is flour with specific nutrients returned to it that have been lost while being prepared. These restored nutrients include iron and B vitamins (folic acid, riboflavin, niacin, and thiamine). Calcium may also be supplemented. The purpose of enriching flour is to replenish the nutrients in the flour to match the nutritional status of the unrefined product. It’s worth noting, enriched flour is not absorbed by the body as wheat or a grain, in which case your body could use the energy slowly and effectively, but as a starch. That is because the wheat germ has been stripped from the flour; the FDA states that enriched flour cannot have more than 5% wheat germ.

Try replacing enriched flour with whole wheat, oat flour, rye flour, almond meal, brown rice flour, or millet flour. Pasta and bread are the foods that most commonly contain white flour, but pay attention as many processed and frozen foods contain enriched flour.

•  Maltodextrin/Dextrose:
Maltodextrin comes from treated grain starch, primarily corn or rice starch. It is made up of glucose, a simple sugar that the body uses for fuel. In and of itself, maltodextrin has no other nutritional value than the glucose it contains, so when it is added to food, it is only supplying additional sugar. Though maltodextrin is technically a complex carbohydrate because of it’s sugar content, it’s  high glycemic index means it goes through the digestive system super fast. There are 2 instances where this is a good thing:  After a hard workout or during a long workout (aka marathons), maltodextrin’s quick absorption by the body and low osmolality (It doesn’t absorb much water) make it a good candidate to give energy while not dehydrating you.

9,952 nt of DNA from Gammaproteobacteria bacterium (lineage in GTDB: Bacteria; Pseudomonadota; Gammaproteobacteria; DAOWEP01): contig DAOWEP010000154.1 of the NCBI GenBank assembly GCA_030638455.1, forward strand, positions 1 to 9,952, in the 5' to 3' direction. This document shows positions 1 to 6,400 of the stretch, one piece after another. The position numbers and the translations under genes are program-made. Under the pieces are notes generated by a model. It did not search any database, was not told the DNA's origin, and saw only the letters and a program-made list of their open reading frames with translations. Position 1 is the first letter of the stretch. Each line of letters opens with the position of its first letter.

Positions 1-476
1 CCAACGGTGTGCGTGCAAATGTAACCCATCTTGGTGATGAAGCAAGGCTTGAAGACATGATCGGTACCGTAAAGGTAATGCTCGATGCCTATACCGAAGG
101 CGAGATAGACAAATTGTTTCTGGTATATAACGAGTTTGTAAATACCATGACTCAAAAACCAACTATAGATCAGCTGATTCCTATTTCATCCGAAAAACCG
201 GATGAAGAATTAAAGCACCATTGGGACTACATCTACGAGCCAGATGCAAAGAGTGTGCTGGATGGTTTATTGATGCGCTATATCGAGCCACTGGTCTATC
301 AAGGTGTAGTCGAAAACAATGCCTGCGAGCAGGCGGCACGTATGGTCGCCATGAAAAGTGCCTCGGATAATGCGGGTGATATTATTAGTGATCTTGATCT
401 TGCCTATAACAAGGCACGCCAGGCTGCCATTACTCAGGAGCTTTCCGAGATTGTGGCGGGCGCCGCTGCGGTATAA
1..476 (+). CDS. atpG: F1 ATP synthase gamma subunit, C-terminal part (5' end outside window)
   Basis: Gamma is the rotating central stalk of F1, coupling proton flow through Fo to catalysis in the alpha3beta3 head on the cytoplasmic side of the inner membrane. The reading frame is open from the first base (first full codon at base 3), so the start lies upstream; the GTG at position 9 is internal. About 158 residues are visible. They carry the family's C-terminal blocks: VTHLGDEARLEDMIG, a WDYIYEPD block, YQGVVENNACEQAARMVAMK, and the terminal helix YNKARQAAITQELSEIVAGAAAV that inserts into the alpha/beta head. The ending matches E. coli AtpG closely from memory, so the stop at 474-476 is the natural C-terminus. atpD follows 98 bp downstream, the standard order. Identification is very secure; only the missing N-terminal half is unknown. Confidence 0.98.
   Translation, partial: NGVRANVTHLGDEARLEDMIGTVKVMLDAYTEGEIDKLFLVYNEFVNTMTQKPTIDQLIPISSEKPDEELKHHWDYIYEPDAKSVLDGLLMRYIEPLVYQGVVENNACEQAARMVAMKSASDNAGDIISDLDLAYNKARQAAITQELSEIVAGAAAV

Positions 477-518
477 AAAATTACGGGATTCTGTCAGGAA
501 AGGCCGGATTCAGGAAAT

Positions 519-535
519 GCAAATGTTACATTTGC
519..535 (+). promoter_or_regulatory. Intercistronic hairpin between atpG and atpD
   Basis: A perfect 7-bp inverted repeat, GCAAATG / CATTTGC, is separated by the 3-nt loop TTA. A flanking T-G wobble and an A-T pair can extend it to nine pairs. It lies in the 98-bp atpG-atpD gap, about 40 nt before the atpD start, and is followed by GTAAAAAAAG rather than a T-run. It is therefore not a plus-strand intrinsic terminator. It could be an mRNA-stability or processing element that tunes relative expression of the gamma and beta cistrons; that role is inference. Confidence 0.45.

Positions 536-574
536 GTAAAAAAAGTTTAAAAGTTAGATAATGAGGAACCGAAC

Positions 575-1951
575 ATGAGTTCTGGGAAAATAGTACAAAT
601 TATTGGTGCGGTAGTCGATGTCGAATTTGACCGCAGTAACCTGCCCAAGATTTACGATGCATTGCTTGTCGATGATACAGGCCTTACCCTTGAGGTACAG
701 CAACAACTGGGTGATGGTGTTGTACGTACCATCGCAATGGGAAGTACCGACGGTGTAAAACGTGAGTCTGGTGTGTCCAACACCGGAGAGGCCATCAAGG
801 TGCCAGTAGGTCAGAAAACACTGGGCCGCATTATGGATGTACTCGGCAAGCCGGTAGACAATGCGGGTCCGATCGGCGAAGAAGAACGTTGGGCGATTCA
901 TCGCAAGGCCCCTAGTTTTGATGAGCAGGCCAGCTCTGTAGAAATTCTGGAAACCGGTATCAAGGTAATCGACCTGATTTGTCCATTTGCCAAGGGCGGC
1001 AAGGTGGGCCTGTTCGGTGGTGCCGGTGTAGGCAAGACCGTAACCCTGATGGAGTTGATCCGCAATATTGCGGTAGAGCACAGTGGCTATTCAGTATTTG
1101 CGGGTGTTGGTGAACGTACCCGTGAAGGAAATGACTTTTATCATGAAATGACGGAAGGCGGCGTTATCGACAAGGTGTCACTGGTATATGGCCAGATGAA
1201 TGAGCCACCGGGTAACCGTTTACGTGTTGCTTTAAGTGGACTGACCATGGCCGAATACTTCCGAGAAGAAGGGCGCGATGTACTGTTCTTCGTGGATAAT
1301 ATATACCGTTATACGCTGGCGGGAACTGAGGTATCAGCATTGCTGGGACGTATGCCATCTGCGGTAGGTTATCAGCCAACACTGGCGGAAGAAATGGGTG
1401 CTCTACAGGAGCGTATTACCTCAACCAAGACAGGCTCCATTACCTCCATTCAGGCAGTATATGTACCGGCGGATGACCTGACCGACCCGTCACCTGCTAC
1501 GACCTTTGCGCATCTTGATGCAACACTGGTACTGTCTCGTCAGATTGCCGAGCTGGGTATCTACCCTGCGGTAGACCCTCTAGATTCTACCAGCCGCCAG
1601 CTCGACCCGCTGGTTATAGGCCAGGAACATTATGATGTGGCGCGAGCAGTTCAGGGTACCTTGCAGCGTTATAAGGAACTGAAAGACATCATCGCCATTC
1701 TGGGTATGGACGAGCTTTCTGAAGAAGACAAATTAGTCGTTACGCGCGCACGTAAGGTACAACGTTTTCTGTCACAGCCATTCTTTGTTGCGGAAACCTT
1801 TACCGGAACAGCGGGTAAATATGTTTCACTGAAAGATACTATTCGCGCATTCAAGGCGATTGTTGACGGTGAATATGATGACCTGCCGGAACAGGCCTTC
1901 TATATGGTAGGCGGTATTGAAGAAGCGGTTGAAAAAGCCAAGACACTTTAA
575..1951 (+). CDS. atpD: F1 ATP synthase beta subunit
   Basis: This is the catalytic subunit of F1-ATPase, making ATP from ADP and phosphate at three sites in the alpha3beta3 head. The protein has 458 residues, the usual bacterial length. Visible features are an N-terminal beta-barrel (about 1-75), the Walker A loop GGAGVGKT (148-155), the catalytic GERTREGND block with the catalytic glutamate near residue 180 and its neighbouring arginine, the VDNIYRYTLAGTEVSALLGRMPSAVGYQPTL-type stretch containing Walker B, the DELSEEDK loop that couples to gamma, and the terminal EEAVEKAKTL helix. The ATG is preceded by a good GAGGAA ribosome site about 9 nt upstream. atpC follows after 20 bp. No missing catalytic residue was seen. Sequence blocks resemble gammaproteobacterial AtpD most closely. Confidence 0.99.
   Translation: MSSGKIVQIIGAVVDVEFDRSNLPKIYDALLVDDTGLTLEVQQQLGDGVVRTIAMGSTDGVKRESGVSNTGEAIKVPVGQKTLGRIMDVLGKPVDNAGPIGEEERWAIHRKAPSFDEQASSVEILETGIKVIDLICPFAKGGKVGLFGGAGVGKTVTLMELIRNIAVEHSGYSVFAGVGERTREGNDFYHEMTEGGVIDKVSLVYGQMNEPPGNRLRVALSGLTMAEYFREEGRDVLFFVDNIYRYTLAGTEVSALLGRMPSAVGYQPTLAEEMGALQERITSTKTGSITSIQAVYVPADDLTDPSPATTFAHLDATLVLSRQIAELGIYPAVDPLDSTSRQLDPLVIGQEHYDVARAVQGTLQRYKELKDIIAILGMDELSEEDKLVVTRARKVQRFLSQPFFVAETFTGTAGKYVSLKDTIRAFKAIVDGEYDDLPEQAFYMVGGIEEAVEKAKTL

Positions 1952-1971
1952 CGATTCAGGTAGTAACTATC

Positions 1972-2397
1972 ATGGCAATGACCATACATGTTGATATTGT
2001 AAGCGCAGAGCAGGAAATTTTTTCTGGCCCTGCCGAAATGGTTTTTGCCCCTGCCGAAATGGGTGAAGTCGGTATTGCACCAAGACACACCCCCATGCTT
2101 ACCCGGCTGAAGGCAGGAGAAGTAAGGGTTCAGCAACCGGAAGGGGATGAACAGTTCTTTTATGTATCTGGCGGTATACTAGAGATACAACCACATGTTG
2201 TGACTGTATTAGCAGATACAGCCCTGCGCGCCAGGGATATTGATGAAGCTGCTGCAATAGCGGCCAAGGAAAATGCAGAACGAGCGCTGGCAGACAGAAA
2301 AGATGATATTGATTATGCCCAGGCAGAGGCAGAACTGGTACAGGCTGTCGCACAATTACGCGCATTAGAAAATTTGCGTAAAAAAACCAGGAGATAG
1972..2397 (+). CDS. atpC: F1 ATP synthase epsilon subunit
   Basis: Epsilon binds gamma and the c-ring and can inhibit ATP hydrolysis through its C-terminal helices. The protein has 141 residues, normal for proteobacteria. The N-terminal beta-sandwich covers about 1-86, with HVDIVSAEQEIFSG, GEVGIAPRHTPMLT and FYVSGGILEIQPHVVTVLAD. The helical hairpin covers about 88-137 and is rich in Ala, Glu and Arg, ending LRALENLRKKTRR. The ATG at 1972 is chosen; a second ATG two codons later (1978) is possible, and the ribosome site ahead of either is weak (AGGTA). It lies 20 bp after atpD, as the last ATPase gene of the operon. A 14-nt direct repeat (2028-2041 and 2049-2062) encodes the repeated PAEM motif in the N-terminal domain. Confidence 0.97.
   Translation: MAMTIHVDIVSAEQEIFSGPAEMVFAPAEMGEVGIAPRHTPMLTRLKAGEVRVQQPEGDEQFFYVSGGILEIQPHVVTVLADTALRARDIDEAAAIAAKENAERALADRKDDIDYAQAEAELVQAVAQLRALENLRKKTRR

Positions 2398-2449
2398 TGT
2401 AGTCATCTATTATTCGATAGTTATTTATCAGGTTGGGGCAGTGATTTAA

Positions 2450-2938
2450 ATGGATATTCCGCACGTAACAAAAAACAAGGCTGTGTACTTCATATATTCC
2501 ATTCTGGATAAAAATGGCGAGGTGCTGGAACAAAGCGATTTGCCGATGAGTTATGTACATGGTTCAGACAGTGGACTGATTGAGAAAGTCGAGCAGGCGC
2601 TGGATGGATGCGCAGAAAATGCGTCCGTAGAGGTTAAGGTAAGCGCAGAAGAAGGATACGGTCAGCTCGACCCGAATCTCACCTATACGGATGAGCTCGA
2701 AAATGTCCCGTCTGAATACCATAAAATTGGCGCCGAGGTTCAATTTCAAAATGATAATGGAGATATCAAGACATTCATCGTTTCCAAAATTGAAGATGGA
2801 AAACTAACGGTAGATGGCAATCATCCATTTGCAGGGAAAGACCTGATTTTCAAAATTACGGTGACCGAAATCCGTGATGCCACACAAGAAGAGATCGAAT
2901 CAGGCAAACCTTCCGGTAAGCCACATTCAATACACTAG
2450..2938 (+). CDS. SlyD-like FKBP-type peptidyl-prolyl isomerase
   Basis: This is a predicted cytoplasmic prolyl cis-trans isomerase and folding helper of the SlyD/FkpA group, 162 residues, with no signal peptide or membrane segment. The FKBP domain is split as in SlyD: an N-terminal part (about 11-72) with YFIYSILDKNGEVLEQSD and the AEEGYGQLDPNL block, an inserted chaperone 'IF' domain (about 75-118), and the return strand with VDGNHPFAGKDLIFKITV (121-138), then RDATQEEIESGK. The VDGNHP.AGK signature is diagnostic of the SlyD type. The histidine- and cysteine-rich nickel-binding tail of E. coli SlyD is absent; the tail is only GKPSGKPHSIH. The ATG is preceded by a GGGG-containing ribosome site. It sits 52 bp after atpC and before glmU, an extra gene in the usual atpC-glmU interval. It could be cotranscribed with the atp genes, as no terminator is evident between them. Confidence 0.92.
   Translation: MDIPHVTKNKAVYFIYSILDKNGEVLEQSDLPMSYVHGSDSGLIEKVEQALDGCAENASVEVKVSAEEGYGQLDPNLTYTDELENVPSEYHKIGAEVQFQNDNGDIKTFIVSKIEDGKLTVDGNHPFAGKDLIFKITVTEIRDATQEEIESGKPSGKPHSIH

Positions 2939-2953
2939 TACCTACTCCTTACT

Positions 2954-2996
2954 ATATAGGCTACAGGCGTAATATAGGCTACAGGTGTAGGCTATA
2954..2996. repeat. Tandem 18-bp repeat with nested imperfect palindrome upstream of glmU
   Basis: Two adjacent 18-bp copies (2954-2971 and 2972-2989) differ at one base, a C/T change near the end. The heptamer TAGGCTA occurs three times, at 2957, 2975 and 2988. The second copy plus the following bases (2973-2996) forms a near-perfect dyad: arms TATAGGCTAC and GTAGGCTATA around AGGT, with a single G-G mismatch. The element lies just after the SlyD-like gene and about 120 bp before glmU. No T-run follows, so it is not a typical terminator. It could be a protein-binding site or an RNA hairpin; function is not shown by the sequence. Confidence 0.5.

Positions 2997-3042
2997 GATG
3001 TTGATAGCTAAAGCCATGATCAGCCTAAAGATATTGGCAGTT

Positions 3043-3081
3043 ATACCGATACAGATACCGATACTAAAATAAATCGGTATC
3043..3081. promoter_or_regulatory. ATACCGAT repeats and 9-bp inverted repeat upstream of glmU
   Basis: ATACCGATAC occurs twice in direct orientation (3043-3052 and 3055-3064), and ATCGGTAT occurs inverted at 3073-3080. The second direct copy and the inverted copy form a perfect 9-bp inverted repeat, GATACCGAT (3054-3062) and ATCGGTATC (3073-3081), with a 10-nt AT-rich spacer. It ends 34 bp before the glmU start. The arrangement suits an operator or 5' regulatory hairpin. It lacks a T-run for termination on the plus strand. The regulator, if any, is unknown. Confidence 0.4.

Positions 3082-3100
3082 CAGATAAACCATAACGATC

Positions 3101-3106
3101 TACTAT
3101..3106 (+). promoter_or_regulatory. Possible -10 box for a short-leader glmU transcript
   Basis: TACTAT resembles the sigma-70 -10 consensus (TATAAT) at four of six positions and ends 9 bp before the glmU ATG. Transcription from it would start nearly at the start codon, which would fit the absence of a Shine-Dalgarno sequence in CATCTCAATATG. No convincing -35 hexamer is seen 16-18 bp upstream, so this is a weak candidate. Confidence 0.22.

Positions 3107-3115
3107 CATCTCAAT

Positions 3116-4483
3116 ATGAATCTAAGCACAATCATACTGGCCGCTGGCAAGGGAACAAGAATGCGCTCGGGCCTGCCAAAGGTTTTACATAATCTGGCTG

Try to avoid processed foods as much as possible and eat a diet rich in whole foods, especially plants.

•  Monosodium Glutamate (MSG):
Monosodium glutamate is a food additive, which the U.S. Food and Drug Administration defines as anything added to food during its production, processing, treatment, packaging, transportation or storage.  Monosodium glutamate, or MSG, is classified as a flavor enhancer; it draws out the flavor of food without adding a distinctive flavor itself. MSG is sodium derived from glutamic acid, according to the European Food Information Council. Monosodium glutamate is usually added to enhance savory foods, both prepared and processed, as well as to spice mixes, frozen foods, soups, salad dressing or any foods that use meat or fish as a base. MSG is also traditionally used in Chinese food. MSG is still one ingredient on the ingredient label to keep an eye on if you’re trying to reduce your overall sodium intake.